Bolstered by Katz’s approval, Auster took transparencies of his work to several San Francisco galleries. Most merely went through the motions, but Thomas Reynolds, owner of Thomas Reynolds Gallery, was impressed with Auster’s style and technique and requested more examples. Still fearing rejection, Auster procrastinated. Fortunately, Reynolds persisted, and the day after he received Auster’s packet he decided to stage an exhibition of the artist’s work. In 1997, “The California Coast” became the first of five sold-out shows.
February 12, 1996 § 1 Comment
By REYNOLDS HOLDING
San Francisco Chronicle
It’s a common curse of being a lawyer: the nagging urge to be something else. Though most ignore it, many succumb, often by trying to become the next John Grisham.
But four former Bay Area attorneys are taking a different tack. They’ve become artists, and they’re showing their work at San Francisco’s Thomas Reynolds Gallery — and Reynolds, it turns out, is also a recovering lawyer.
Here’s the surprising news: All four artists are really good.
Not that they weren’t good lawyers, too. Mary Dunlap was one of San Francisco’s most prominent civil rights attorneys. But in 1991, after finishing a high-profile discrimination case against the San Francisco Fire Department, she was exhausted. “I was a workaholic,” she says, “and it got to the point where I needed to do other things that had really been neglected.” She’s still a legal consultant on public interest cases, but most of her time is spent creating colorful monoprints of birds and fish and self-portraits.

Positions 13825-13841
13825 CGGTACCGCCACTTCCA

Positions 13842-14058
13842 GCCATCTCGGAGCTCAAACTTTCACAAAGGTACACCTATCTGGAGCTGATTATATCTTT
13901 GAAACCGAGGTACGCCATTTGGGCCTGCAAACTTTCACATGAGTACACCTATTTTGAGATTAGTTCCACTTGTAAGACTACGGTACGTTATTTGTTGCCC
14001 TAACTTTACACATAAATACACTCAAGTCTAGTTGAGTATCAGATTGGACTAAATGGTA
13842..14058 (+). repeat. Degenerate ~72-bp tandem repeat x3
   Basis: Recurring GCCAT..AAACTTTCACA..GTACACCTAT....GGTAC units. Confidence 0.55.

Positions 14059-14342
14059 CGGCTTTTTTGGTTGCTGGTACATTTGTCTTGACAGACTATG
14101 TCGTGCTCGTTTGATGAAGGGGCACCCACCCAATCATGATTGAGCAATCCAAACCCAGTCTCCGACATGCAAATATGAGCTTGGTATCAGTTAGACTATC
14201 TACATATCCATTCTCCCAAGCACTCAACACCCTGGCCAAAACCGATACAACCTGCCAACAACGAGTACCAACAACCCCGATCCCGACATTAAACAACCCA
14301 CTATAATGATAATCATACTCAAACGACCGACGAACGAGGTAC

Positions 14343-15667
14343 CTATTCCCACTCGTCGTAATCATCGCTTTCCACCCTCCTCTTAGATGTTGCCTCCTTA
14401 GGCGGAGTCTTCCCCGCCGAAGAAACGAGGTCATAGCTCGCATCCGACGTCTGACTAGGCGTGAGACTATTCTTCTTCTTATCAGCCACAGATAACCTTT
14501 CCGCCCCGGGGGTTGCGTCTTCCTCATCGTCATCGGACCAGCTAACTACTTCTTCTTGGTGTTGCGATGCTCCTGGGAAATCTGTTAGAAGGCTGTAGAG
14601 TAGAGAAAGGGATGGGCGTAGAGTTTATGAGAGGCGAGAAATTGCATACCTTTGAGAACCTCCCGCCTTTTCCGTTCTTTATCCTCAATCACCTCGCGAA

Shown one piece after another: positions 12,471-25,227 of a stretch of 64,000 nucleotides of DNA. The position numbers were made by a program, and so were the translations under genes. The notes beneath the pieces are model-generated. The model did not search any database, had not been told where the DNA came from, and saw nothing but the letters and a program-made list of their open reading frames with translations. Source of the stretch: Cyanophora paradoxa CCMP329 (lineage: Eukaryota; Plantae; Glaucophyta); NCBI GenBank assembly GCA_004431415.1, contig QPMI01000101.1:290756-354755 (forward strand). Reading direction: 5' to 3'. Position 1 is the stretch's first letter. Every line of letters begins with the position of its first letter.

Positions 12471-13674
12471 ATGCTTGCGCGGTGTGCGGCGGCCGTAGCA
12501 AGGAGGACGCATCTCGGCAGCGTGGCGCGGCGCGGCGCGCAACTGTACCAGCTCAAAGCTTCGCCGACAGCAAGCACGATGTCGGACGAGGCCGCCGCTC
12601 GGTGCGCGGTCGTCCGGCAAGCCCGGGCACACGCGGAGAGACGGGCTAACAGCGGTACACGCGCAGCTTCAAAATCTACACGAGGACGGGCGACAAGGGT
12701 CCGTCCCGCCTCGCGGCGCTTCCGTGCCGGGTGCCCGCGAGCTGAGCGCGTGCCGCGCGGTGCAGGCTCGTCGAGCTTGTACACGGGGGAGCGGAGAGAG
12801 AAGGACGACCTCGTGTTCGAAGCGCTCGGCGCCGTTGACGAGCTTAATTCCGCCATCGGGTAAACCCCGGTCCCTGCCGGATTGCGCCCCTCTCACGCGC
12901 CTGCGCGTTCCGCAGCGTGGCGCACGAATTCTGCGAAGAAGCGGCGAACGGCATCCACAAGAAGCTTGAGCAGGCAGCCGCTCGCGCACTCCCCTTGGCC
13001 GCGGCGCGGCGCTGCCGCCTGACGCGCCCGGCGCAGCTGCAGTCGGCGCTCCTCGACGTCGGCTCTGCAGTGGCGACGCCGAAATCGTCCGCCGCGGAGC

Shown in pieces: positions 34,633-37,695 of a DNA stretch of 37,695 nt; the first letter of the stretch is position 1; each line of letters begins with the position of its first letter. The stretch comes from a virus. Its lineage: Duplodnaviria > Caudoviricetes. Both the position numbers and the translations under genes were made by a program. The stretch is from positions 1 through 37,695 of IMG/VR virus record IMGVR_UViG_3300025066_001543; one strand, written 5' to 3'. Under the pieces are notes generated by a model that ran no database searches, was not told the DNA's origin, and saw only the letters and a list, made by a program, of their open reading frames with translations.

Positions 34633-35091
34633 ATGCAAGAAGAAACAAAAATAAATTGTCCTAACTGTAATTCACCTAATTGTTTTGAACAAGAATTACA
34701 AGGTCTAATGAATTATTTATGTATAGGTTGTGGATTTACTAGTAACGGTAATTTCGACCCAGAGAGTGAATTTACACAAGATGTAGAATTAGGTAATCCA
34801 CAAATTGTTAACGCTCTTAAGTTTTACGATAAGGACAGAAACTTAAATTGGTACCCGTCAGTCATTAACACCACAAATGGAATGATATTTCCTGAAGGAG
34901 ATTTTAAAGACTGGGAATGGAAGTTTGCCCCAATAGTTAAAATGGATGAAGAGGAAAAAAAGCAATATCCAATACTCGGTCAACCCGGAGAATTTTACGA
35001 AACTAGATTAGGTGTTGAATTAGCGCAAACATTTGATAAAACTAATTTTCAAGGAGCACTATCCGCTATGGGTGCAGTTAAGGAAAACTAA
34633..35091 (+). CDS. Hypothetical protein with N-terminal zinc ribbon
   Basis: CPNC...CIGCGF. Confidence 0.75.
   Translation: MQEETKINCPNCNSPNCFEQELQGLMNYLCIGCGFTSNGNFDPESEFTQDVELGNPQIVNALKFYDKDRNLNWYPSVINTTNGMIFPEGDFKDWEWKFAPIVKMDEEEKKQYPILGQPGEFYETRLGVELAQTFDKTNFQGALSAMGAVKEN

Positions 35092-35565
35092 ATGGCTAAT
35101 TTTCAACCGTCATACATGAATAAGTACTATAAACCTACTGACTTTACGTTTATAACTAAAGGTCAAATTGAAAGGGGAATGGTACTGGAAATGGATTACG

Her colleague, Sarita Camille Waite, practiced family law in Berkeley for 17 years until 1987, when she turned to sculpture. Much of her work is small bronze figures, but she’s working now on a fountain for Marin Circle in North Berkeley.
A third artist, Jerome Carlin, founded the San Francisco Neighborhood Legal Assistance Foundation in 1966. But for the past 25 years, he has painted California landscapes, some of which hang in New York’s Metropolitan Museum of Art and the Art Institute of Chicago.
The fourth in the group is Jody Joseph, former head of the San Francisco Bar Association’s legal services program. Now she paints portraits, landscapes and still lifes in a cubist style.
All but Carlin say they loved practicing law, but for various reasons had to get out. “I had no alternative,” says Joseph. “Otherwise it would have been a half-lived life.”
She’s in good company. Reynolds says a lot of famous artists left the law, including the French post-Impressionist master Paul Cezanne. What made him make the move? Maybe it was the advice from his friend, novelist Emile Zola: “One thing or the other — really be a lawyer, or else be an artist, but do not remain a creature without a name, wearing a toga dirtied by paint.”
Read more: Jerome Carlin: The two sides of my brain
July 10, 1995 § Leave a comment
The air is hot, the meter maids are swarming like angry wasps and I’m wandering the Western Addition to see what’s burning. My first stop is the Thomas Reynolds Gallery at 2291 Pine Street, once a private residence that’s now a well-adapted space of small rooms and vivid art.
Reynolds is a pleasant and enthusiastic mover of his artists, a favorite seeming to be Veerakeat Tongpaiboon, a Thai immigrant still overwhelmed by the sheer joy of his paints, and the architectural and line possibilities of rooftops and streets. Bold color and a strong sense of space fill these exuberant pieces of town.
Tasty pieces of furniture quietly inhabit the rooms. A small space in back, reminiscent of the Dutch Masters room of the de Young, features a collection of contemporary landscapes in turn-of-the-century style by Jack Cassinetto. These beautifully framed impressions of eucalyptus and warm foliage help define the ambiance of this friendly, intimate gallery.
— BANA WITT, Western Edition